As an instructor at The Art Center of Highland Park, I am able to share my love of mosaics with students with a wide range of experience. Some are brand new to art and others have fine arts degrees, though for most this is their first time working with mosaics. This art form has unlimited possibilities that we explore together, and it is wonderful to see the different directions taken.
One of my students, Cindy Robin, has helped me grow as both a teacher and an artist. Her creativity and talent amaze me. Whenever I introduce new concepts or elements, Cindy jumps in and lets loose with her imagination, vast collection of materials, and skill. Below are just two samples of her wonderful work.
Though I love getting inspiration from my surroundings, I often come across images online that really speak to me. A recent Google search led me to the following pieces, all of which utilize texture and layering in unusual ways.
Piece of Flat Globe Vol.5 (detail) Noriko Ambes
Paper becomes beautiful canyons and valleys with Noriko Ambes’ extraordinary carved paper sculptures.
The Search for Green Jeanne Opgenhaffen
Jeanne Opgenhaffen’s mural of layered, overlapping porcelain tiles of varying shades and tones evoke the feeling of movement through a field.
Transplanted(detail) Tara Donovan
Using ripped and stacked tar-paper, Tara Donovan’s installation creates the appearance of the earth’s crust or a lava flow.
All of these textural, multidimensional works of art were created by layering different materials. Through the layering process the materials–no longer identifiable–become something that appears natural and organic.
The New Year has officially begun and I’ve welcomed it by cutting into a new batch of stones. One of my favorite stones to cut and use is aquamarine. Sorting through the pound of aquamarine stones I recently purchased, I felt like a kid in a candy store. The many different hues of blues and greens, varying transparency and iridescence of each stone excited me and I couldn’t wait to cut into them to see the treasures within. I have hours of cutting ahead and look forward to the new creative directions the stones take me.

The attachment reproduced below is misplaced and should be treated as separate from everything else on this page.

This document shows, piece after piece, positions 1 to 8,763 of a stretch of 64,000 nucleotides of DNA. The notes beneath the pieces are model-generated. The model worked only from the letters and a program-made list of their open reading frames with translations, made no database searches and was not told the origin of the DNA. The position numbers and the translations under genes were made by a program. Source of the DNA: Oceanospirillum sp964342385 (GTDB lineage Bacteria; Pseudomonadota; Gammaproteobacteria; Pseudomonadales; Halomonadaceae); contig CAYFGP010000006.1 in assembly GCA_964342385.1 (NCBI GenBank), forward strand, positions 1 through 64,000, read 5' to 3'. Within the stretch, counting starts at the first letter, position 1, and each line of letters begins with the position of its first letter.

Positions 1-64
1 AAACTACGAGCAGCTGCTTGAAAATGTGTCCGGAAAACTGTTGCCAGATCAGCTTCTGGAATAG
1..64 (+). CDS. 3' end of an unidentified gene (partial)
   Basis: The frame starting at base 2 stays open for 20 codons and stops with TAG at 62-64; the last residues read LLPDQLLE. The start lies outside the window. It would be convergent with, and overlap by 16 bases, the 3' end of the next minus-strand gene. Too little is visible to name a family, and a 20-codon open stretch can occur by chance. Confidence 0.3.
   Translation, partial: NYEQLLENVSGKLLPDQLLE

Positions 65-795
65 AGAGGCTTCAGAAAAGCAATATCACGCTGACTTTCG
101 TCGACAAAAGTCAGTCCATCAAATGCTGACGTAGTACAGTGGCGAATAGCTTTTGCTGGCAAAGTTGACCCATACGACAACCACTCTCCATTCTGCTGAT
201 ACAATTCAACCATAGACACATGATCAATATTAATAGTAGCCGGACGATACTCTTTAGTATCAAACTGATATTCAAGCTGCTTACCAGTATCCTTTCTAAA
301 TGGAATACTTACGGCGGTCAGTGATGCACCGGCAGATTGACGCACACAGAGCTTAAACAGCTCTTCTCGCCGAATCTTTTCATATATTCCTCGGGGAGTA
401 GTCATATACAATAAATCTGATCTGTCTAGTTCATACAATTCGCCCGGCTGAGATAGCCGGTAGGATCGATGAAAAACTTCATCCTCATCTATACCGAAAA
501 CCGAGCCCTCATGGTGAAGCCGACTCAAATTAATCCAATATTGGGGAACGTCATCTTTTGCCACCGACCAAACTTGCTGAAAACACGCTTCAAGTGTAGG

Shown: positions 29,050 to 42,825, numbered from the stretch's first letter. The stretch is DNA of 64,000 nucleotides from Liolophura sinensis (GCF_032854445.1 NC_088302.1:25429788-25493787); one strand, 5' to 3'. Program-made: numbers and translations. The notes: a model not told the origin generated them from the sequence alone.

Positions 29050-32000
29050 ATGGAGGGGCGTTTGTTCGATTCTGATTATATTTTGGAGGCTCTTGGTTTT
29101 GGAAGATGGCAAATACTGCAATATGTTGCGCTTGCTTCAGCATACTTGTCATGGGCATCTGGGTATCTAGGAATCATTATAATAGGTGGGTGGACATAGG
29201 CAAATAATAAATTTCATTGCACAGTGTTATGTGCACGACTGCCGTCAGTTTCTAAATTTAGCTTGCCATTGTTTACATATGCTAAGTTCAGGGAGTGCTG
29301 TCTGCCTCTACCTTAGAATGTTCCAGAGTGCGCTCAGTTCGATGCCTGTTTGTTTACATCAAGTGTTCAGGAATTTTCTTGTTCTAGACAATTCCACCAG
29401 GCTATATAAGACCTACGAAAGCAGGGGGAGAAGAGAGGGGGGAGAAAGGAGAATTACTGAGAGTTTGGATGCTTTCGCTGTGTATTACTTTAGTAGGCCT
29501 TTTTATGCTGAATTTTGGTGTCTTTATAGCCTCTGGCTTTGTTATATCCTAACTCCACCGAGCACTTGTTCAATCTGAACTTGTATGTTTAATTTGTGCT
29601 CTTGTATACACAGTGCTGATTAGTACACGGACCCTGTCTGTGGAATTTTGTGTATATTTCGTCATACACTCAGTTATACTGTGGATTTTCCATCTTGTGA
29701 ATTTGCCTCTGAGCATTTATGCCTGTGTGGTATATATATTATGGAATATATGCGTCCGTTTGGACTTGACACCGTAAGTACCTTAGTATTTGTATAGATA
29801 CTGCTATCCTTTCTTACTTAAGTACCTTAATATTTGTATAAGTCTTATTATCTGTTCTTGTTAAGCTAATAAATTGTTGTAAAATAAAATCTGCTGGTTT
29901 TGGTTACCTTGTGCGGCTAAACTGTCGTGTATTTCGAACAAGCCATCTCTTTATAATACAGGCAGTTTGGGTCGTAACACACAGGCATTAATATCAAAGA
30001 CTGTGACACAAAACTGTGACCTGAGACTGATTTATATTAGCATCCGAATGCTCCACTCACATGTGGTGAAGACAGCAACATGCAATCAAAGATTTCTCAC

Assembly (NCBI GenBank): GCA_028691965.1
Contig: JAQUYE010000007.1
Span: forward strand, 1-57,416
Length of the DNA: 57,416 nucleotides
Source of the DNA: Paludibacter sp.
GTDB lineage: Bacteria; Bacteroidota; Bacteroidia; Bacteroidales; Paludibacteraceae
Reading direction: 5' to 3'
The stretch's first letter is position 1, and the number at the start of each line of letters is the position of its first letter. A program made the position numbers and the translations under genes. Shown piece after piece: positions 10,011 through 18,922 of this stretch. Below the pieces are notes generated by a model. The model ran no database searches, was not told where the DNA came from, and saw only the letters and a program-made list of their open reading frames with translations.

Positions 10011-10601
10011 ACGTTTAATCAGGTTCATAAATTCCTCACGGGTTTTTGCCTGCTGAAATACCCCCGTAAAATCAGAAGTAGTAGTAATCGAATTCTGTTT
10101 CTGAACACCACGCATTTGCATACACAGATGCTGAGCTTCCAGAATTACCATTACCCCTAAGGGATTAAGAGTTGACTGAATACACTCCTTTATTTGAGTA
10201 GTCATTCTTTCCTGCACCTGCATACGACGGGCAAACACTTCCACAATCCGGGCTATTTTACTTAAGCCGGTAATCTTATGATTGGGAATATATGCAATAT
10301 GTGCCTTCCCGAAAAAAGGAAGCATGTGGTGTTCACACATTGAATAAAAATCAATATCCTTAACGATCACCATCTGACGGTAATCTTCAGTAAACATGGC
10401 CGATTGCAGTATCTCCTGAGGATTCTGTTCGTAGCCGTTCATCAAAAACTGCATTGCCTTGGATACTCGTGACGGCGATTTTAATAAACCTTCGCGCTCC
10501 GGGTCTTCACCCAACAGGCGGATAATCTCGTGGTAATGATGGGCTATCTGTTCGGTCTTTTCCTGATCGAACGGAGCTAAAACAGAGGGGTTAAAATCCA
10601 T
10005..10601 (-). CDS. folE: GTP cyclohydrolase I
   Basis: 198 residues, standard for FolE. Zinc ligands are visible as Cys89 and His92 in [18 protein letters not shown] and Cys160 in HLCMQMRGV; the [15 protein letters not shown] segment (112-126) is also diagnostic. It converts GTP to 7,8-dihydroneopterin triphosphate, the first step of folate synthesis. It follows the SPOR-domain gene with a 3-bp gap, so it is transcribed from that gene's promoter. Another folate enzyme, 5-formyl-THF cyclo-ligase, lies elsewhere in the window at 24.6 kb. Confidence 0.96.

Recently I purchased thirteen pounds of emerald, aquamarine, amethyst, carnelian, citrine, labradorite, amazonite, and bronzite stones at a gem show. I selected the stones not only for their color, but also for their iridescence, transparency and reflectivity. Over the next few months I will be spending hours in my studio hand cutting the stones into the micro-sized pieces I require to create my mosaic art jewelry. I look forward to seeing how this new batch of stones guides me in my future designs.
Amber is technically not a gemstone or mineral, but instead is fossilized sap from prehistoric trees that has taken millions of years to form. As an organic substance, no two pieces of amber are alike. It can be transparent or opaque and comes in many shades and colors, the most common of which are cognac, honey, green, lemon yellow, and ivory. According to the American Museum of Natural History, “the world’s largest amber deposits come from the shores of the Baltic Sea, where amber has been harvested, traded, and crafted into decorative objects for at least 13,000 years.”
Using amber allows me to add radiance and warmth to my work. It provides a unique inner glow that cannot be duplicated. If you would like to see more amber mosaic art jewelry please visit Gray Raven Designs.
I am always looking for inspiration for my mosaic art. I might find a colorful leaf and take a picture for future reference or purchase stones just because I like the color. Somewhere down the road I know that the images and stones will come together.
I’m constantly on the lookout to expand my collection of minerals and stones to use in both my fine art and mosaic art jewelry. The stones in this collage I purchased at the annual Society of American Mosaic Artists vendor show. I was drawn to these calcite stones with their various shades of orange and think the colors are perfect to welcome autumn. To purchase these or similar pieces, please visit my online shop.
If you have pictures or stones you would like made into custom earrings, pendants, or cuff links, feel free to email me and we can collaborate on something unique.